A science presenter, writer, speaker & former TV host; author of The Skeptic's Handbook (over 200,000 copies distributed & available in 15 languages).



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Spotless Sun again. Even a little ice age won’t slow the Man-Made Climate Monster

Spotless Sun June 29th, 2016 | | SDO/HMI

The Sun is spotless again. I hasn’t been this inactive for a hundred years. This week there are a spate of news stories about a little ice age coming — even from the uber warmista Potsdam Institute.

Looks like a spot of bother for the people feeding off the carbon reduction gravy train? Not so. I predict they will mutate the argument, and with a completely straight face — the effect of carbon dioxide will turn out to be “more complicated”, scientists will rediscover that the molecule emits infra red too — and now rather than just simple warming, it will be responsible for “transforming regional patterns”, “shifting layers” and “wandering jet streams”. It will turn out the sun controls the climate but CO2 amplifies the solar effects. It’s bad, bad, bad — still causing storms, floods, rain on the weekends, rotting reefs and reckless fish.

Predicting discoveries is easy — just ask what establishment scientists would need to discover to keep their fame, status and salary package.

The Quiet Sun: “Winter is Coming”

A meteorologist at Vencore Weather, Paul Dorian, has stated that the sun has gone [...]

New Science 25: Seven possible ways the sun could change our cloud cover

Earth and the solar wind. | Credit: NASA/GSFC

There’s a nuclear fusion reactor in the neighborhood that weighs 300,000 times more than Earth. It’s eight minutes away at the speed of light, has 99.8% of the mass of the solar system, and surrounds us with changing magnetic and electric fields while it rains down charged particles. Some years the Sun throws ten times as much extreme-UV our way as it does in other years. Virtually none of this is included in mainstream climate models.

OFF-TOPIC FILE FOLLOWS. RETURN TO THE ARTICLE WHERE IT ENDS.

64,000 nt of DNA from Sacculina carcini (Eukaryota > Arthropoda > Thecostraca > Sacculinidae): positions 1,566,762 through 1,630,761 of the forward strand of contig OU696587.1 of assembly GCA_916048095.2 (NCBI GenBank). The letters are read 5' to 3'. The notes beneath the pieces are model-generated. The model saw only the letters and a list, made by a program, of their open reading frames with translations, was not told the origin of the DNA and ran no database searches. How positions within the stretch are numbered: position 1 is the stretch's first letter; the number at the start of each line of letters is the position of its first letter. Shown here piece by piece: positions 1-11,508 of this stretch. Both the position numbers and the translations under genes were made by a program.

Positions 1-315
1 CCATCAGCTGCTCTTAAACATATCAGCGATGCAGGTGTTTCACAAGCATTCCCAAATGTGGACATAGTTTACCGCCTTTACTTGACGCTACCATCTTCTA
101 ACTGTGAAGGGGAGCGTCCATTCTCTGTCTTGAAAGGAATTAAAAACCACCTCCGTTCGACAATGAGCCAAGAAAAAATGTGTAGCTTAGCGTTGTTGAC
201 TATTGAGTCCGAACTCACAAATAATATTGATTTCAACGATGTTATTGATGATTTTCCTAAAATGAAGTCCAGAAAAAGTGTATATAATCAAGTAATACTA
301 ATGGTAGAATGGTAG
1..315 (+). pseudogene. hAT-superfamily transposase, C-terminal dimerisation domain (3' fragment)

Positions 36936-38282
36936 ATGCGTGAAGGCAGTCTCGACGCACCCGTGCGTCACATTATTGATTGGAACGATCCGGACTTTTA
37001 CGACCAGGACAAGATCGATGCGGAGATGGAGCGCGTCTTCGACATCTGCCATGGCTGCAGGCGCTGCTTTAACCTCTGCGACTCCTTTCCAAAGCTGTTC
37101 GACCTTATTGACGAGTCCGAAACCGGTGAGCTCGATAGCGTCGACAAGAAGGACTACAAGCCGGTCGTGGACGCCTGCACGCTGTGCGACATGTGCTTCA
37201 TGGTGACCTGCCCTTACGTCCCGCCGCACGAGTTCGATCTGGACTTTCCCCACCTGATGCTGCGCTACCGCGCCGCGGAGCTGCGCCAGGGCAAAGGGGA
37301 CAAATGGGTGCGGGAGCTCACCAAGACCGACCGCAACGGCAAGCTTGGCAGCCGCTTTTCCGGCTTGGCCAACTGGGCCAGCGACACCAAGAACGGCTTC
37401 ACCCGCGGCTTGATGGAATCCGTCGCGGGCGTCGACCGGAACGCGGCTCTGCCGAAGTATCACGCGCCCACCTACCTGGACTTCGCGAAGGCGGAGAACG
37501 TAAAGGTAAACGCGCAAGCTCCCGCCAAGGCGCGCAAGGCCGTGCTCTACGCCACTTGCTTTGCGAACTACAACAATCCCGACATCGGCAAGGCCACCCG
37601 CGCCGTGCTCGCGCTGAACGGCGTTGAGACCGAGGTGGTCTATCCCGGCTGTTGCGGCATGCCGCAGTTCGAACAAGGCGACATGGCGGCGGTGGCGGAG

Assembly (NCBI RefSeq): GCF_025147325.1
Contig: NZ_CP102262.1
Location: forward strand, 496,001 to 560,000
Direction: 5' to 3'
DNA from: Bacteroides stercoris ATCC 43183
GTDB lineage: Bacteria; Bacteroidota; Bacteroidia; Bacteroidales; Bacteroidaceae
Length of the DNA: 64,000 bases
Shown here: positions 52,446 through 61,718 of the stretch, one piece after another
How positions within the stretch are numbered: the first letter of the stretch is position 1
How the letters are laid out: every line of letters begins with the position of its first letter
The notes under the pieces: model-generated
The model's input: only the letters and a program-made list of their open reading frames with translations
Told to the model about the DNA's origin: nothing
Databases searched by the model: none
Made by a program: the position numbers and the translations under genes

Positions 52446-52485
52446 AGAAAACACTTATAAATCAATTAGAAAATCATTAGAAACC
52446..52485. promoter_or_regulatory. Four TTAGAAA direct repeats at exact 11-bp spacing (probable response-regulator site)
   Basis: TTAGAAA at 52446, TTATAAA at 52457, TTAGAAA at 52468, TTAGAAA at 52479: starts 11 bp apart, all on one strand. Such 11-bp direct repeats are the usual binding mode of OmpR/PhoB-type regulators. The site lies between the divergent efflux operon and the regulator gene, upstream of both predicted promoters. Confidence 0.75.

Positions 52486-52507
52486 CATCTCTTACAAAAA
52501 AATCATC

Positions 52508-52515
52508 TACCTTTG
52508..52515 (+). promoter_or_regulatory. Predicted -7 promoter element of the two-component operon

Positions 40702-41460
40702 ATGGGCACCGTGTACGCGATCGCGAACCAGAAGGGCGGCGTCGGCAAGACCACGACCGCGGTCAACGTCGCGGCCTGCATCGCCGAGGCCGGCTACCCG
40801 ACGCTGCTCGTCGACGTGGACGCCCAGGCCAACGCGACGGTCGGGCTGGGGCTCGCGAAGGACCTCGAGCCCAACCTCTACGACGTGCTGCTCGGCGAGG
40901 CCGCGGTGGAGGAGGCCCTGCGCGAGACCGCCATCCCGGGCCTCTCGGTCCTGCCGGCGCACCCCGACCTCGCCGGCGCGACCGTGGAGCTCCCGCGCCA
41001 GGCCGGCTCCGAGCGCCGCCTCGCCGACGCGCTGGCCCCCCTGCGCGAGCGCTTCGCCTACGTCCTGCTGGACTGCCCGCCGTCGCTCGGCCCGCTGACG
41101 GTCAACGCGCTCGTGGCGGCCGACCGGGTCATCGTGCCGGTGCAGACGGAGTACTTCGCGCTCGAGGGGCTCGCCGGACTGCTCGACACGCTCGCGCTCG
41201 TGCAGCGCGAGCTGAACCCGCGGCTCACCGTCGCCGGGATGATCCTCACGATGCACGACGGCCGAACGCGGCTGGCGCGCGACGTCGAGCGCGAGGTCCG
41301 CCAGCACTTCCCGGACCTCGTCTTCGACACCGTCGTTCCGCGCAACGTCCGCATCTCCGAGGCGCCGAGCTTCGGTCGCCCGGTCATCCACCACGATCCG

The constant wind of charged particles blows at a million miles an hour — the flow waves and wiggles, shifting direction. The speed of the solar wind correlates with sea surface temperatures in the Atlantic. The solar magnetic field reaches right to the edge of the solar system, but despite that size, it turns itself completely upside down every 11 years. Reconnecting magnetic field lines cause explosions in space, and we have barely started to collect data on this. During the magnetic cycle the sun changes color, though the changes are invisible to us. The spectrum rolls from more UV to [...]

The Solar Wind may be changing the surface temperature of the North Atlantic

Could it be the missing key? The solar wind blasts charged particles, electrons, stuff, towards Earth at 500 km a second — that’s one to two million miles per hour. It speeds up, slows down and shifts in direction as it travels past the Earth and has its own magnetic field. The wind speed varies from 300 km per second up to 800 and the impact on Earth changes with our magnetic field and our seasons. You might think this kind of monster flow might have some effect on our climate. But modern climate models are 95% certain that none of this matters. Only crazy people would think that a electrons flying past at a million miles per hour could “do something” to our stratosphere, or ozone, or cloud cover.

Curiously, a recent study shows that when the solar wind is fastest, the North Atlantic is coldest on the surface. The NAO (North Atlantic Oscillation) appears to correlate. The effect is strongest in the northern winter months. Notably the modern expert climate models fail to predict any of the cycles within our major ocean basins. How immature is our understanding of space weather?